iPhone 13 price may be first hit in chip sea change

Chris Burns - Aug 26, 2021, 11:20am CDT
iPhone 13 price may be first hit in chip sea change

Chipmaker TSMC reportedly notified partners they’ll be raising prices for hardware this year. As has been the case with several major hardware manufacturers over the past year, price hikes are coming to chipmakers in a significant way. The biggest client of the chipmaker TSMC is Apple, and the first product that’ll likely see a change in cost is the iPhone 13.

Digitimes reported this week that price adjustments are being made at TSMC now. Quoted prices for sub-7nm process tech “will rise by 3-10%, the sources indicated.” This same source suggested that TSMC’s biggest client, Apple, (accounting for “20% of the foundry’s total wafer revenue,”) “will experience a 3-5% price hike.”

This does not necessarily mean that the iPhone 13 will be 3-5% more expensive than its predecessor. Apple could choose to mitigate price changes in other features and price negotiations with other hardware vendors to keep the overall price the same as iPhone 12. On the other hand, Apple could overcompensate, raising the price between iPhone generations by a percentage that plans for future increases in part costs from other parts makers.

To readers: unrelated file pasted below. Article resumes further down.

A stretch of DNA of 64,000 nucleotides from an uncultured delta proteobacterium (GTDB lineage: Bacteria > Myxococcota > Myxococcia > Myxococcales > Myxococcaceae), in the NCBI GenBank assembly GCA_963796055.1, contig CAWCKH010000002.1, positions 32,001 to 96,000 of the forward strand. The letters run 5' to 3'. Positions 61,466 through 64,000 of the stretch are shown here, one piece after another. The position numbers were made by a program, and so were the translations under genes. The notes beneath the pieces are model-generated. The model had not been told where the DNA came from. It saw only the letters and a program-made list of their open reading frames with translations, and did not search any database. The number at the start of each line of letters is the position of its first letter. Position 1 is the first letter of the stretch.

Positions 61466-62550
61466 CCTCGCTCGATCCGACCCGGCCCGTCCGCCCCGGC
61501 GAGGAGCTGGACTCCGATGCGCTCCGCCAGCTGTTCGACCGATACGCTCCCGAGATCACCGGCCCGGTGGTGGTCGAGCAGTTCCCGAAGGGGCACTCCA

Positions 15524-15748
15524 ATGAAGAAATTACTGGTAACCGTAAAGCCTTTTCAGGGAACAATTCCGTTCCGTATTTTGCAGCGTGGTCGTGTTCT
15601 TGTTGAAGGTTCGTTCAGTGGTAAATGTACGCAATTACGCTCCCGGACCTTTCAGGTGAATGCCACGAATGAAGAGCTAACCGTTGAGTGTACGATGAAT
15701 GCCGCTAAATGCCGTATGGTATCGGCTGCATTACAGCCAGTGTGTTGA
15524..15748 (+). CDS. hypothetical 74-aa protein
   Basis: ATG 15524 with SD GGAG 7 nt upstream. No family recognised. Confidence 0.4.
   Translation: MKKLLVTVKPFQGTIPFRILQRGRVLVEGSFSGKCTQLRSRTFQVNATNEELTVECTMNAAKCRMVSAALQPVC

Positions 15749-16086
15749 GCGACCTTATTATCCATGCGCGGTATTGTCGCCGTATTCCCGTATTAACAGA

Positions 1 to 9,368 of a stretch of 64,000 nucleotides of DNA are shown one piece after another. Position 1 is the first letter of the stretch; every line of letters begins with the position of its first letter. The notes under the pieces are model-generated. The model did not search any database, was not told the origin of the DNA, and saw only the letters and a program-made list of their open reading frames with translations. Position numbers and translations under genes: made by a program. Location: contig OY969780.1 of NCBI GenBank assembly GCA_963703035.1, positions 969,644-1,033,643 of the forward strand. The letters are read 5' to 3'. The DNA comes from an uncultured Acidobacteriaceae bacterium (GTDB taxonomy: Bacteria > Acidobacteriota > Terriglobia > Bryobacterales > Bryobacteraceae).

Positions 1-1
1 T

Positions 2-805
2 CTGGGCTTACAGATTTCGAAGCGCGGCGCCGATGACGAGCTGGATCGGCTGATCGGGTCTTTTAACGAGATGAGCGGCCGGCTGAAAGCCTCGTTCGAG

The iPhone 12 lineup had starting prices at approximately $700 USD for the iPhone 12 mini (carrier version), $730 for the sim-free iPhone 12 Mini from Apple and $800 for the iPhone 12, $830 for iPhone 12 from Apple (sim-free). The starting price for the iPhone 12 Pro was around $1k, and the iPhone 12 Pro Max started at around $1,100.

The potential price leaps we’re talking about here aren’t even breaking $100. For the iPhone 12 Mini, a full 5% price increase gives you an approximate starting price of $735 USD.

Earlier reports also suggest Apple is looking to 3nm tech from TSMC for 2022 model iPads and MacBooks. Another report suggested Apple would do the same for iPhone models in 2022. It’s likely we’ll see similar price jumps upward for TSMC’s competitors soon – but it’ll be the end-pricing for the tech that uses the chips that we’ll be most interested in for the next several years.


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